Tuesday, April 10, 2012

More Questions Than Answers And That's No Way to Buy a Warplane.

A common failure of military types is that they're forever preparing to fight the last war instead of the next war.

It's human nature.  They know the last war, they lived through it.   They know where they had trouble, where they made mistakes, what they might have avoided, if only...   And so, when new stuff comes along, they tend to view it in the context of that last war.   Could the F-35 be an example of that very same thing?

We like to herald the F-35 as a Fifth Generation warplane.   That implies it's the successor to earlier, second, third, fourth generation warplanes, something of a linear progression.

But what if what we need now isn't a fifth generation warplane but a first generation aircraft for an entirely new paradigm in warfare, a type of warfare for the 21st Century, Cyber-war?

We didn't learn much of the new paradigm in warfare during the first decade of the century while we engaged in drawn out, indecisive combat with opponents armed with Korean and Vietnam war-vintage hardware.

But now, as Washington pivots from the Middle East and South Asia to East Asia and the Pacific we're beginning to enter the realm of cyber-war and a lot of the time-honoured, old bets may be off.

The United States is only just beginning to formulate policies, development strategies, weapons and rules of engagement for cyber-war.

The Washington Post reports the Pentagon is stepping up efforts at developing cyberweaponry to disable an enemy's most important targets such as air defence networks.

Secretary of Defense Leon Panetta has warned Americans of the dangers of a "cyber Pearl Harbour" attack on the United States.

AviationWeek has warned that not only have the Chinese hacked into and stolen several terabytes of data and codes from the F-35 programme, several potential adversaries are already preparing cyberweapons to wreak havoc on the computer controls of the F-35 and its supporting aircraft in the air.   Before Christmas the Iranians used what must have been some sort of cyberweapon to seize control of a state of the art, Lockheed/USAF stealth drone in Iranian airspace and fly it to a safe landing and capture.

If the Iranians can hijack a stealth drone with supposedly ultra-secure data link communications, how vulnerable might the F-35 be to Russian and Chinese cyberweapons - especially after they get a turn at stripping the stealth secrets from what is now Iran's drone?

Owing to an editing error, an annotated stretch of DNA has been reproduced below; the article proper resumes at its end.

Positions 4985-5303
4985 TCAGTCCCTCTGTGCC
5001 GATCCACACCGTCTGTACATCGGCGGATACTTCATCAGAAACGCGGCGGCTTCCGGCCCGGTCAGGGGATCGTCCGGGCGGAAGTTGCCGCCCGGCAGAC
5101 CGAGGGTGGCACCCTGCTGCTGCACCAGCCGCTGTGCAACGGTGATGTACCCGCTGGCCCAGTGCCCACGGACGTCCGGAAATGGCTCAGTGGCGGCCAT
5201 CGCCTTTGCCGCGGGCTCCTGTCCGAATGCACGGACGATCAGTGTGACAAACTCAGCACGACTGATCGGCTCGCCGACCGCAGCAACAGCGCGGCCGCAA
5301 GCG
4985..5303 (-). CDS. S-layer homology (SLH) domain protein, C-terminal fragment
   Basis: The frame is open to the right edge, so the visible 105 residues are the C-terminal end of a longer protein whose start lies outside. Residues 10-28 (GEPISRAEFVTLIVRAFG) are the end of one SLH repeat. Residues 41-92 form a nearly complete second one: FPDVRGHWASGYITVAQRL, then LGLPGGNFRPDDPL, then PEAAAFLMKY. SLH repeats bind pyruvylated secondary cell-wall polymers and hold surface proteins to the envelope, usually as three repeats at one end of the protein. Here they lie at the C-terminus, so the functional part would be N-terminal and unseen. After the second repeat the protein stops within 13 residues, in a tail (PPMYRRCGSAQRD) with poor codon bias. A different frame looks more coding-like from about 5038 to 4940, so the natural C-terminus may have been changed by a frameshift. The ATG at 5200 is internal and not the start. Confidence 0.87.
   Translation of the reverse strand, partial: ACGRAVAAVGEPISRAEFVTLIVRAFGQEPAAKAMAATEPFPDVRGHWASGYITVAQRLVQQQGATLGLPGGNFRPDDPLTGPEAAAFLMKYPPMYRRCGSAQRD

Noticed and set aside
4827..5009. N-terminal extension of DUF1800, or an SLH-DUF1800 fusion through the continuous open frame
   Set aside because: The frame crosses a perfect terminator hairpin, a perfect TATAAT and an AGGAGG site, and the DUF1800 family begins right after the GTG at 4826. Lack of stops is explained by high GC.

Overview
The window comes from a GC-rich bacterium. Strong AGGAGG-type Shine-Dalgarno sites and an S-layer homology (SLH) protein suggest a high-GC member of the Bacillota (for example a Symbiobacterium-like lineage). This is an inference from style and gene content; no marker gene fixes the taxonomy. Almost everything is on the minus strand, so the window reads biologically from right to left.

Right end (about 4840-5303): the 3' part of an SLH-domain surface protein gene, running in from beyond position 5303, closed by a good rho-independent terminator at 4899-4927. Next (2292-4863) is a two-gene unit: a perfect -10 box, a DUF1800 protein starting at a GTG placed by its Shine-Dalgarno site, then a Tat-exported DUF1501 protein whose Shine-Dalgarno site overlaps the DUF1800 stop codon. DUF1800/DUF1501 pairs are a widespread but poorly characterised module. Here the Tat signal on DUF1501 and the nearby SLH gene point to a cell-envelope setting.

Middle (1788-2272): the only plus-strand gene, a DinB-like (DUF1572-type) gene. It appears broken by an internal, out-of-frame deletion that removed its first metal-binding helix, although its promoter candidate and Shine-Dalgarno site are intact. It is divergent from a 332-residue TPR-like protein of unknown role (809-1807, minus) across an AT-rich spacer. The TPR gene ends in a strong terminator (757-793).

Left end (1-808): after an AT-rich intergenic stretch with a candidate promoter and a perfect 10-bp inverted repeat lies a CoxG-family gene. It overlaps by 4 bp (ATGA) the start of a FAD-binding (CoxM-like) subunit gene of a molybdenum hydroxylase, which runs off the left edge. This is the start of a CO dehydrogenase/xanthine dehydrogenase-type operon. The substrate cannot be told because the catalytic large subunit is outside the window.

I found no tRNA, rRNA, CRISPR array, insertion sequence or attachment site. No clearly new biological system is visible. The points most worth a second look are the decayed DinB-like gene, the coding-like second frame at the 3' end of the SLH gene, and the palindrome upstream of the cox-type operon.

Maybe that reality means we shouldn't treat the F-35 as a Fifth Generation warplane but a First Generation light bomber for the cyber-warfare era.  It's not a matter of semantics.  It goes to how the F-35 should be perceived in terms of capabilities and risk.  It recognizes that the F-35 can't be evaluated in terms of 20th century warfare.   It prudently acknowledges that the F-35 is something of an unknown quantity for a new era of warfare we're only just beginning to explore.

On the grounds of this glaring cyber-warfare uncertainty, on the grounds of still unknowable but already alarming costs, on the grounds of the F-35s brittle stealth technology, on the grounds of the F-35's apparent cyber-war vulnerability, and on the grounds of the F-35's non-stealth mediocrity, we must rethink this whole F-35 project with a very critical and questioning mind.   There are a lot of hard questions that aren't even being asked and the answers could show we're heading blind into a massive blunder.


Anonymous said...

I suggest you check out the new Sukhoi SU-35, with stealth defeating radar, 1/3 the cost and can be licensed for manufacture. Build them in Montreal at Bombardier. David

The Mound of Sound said...

Anon, if you want to learn about the SU-35S, you'll find plenty of information on it right here on this blog.

try here for starters;


That post also has a Russian illustration of the L-band radar module they're fitting to the 35S.

For more information on the SU-35 just use the search window. You'll find plenty.

The Mound of Sound said...

Sorry I should have addressed you as David. apologies

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